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Susan’s Bookshelves: The Winthrop Woman by Anya Seyton

Anya Seyton. What a historical novelist she was. Born in 1904 in Manhattan, she died in 1990 in Connecticut.  My attention was first drawn to her by a friend at college who – as almost every reader does – had fallen in love with Katherine. So I read that in the late 1960s and then, gradually the rest of Seyton’s wonderful, varied oeuvre in the years that followed, including Smouldering Fires (1975) which was one of her last.

Unusually for me, and perhaps because I tend to associate novels with where I was when I read them, I can remember exactly when I read The Winthrop Woman (1958). The first time was on a school trip to France in my first teaching job in 1970 when a waggish older colleague, who hadn’t read it, inaccurately dubbed it a “hysterical novel”. Then I came back to it on a family camping trip also to France, when my children were young, in 1984. It’s a meaty brick of a book so maybe, in those busy days, I needed to be away to get a run at it.

Even now I was glad of a five hour rail journey (and back) to Cornwall last week because The Winthrop Woman was the perfect companion. Not that Seyton is remotely difficult to read. She is a compelling, very accessible story teller – through whom, I have learned, over time a great deal of 17th and 18th century American, and other, history.

The Winthrops were a leading family in the migration of settlers to the east coast of America in the early 1600s. They were prosperous in Suffolk but felt the pull of a new life where they could be true puritans – devout believers wishing to cleanse (purify) their lives from anything tainted with Catholicism,  newish conventional Anglicanism or even paganism which involved traditions such as dancing and maypoles.

Elizabeth “Bess” Winthrop, niece of the famous John Winthrop (whose son, Bess’s cousin, was eventually Governor of Connecticut) was a much freer thinker – not least, according to Seyton, because of a ruthless, public beating at her uncle’s hand, back in her Suffolk childhood. Not that John Winthrop is a villain. All Seyton’s characters are roundly multi-dimensional – often misguided and/or misunderstood but rarely evil.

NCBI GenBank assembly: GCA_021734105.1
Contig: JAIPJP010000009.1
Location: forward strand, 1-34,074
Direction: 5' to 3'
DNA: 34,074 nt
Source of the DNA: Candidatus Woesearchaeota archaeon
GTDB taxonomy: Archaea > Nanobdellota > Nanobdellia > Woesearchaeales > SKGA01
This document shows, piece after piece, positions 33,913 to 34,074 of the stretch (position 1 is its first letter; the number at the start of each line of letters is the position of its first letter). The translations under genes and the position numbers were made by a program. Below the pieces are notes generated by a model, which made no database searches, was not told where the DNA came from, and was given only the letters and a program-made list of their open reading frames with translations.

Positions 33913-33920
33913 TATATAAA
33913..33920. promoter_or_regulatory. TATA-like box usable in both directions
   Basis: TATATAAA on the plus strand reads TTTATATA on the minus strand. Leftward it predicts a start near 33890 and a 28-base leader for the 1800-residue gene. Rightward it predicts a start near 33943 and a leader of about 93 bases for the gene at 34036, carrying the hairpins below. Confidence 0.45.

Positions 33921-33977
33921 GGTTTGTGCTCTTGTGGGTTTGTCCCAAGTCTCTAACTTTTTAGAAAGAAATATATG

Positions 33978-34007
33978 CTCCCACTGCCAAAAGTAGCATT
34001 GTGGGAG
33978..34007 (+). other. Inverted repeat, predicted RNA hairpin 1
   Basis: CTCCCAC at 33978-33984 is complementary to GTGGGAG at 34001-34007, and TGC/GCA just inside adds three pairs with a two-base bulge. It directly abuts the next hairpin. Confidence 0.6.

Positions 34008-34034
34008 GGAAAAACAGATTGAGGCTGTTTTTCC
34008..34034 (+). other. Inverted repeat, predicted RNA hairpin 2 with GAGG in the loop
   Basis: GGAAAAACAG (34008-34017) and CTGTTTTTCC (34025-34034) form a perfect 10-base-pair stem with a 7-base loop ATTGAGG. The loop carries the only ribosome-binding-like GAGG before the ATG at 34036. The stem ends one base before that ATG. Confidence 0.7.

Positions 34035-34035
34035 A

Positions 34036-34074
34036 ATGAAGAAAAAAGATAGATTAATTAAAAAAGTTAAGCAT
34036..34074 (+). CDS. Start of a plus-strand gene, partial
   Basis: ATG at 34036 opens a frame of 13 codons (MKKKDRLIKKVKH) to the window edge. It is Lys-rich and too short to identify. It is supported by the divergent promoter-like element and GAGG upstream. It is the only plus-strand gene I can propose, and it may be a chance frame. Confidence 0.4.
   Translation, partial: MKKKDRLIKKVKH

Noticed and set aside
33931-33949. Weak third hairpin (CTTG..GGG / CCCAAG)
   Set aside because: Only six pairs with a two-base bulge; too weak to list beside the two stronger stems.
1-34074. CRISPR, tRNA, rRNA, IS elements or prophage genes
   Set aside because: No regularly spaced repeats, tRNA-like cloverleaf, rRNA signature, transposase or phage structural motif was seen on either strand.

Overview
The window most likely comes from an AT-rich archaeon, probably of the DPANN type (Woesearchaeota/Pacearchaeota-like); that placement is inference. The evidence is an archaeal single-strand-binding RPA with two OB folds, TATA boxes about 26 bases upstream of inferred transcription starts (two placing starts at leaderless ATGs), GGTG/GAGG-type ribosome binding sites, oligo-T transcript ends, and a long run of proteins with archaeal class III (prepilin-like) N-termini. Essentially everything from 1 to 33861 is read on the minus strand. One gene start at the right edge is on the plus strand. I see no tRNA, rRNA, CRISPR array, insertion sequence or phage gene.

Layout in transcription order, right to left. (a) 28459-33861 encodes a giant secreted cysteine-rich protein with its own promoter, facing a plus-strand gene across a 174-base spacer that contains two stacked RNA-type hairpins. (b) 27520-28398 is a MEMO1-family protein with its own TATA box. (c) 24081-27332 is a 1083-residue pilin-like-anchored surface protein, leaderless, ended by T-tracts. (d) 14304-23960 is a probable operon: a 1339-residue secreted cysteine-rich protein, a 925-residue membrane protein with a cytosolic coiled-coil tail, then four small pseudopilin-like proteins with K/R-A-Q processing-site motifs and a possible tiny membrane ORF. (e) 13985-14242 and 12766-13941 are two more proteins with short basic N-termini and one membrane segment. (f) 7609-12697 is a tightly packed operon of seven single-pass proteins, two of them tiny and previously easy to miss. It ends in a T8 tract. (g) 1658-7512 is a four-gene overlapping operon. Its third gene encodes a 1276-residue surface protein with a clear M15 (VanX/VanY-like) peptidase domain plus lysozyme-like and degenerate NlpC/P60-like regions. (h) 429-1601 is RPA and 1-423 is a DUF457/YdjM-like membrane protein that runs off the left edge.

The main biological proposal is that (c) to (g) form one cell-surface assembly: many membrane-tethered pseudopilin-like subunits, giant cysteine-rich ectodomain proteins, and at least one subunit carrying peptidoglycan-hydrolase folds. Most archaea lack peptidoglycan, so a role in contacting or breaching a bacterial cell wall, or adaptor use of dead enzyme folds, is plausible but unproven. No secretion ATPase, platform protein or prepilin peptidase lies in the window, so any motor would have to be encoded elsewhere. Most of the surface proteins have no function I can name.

The life which awaits them, once they’ve survived the perilous trip across the Atlantic, is primitive but gradually improves as they build substantial homes and cultivate land – and that’s a huge problem because, of course, native Americans (“Indians”) have been there for millennia and naturally resist invasion and attempts to wipe them out. It struck me more forcibly than ever before on this third reading of The Winthrop Woman that white settlers from England, Holland, France and elsewhere behaved appallingly and indigenous Americans – whose descendants  still protest today –  suffered terrible losses and treatment. Seyton presents it in a nuanced way, though, because Bess is not hostile to Indians, makes a friend of Telaka whom she rescues from slavery and helps Telaka’s brother which turns out to be a life saver.

Bess Winthrop – trying to put a distance between herself and her uncle although she is very fond of his third wife, Margaret – marries three times and bears lots of children, most of whom survive. First there’s the passionate and exciting cousin Harry who dies in a drowning accident. Then there’s the dull but usually harmless Robert Feake who is mentally ill and, in fits and starts, gradually gets worse. Finally she marries (not without untold complications) Will Hallett – a real love match. She first meets him on the trip out from England and he crops up occasionally in her life from there on. She loses everything several times for various reasons and, somehow, finds the strength to start again – repeatedly. In real life Will Hallett, incidentally, did eventually achieve stable prosperity and lived to be 94, an extraordinary age for those times.

If you have yet to discover the joy of Anya Seyton, you have a treat in store. Take The Winthrop Woman on a long flight and prepare to be engrossed, moved, informed and entertained.


Next week on Susan’s Bookshelves: The Hologram and Other Sinister Stories by Stewart Ross.

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Susan Elkin Susan Elkin is an education journalist, author and former secondary teacher of English. She was Education and Training Editor at The Stage from 2005 - 2016
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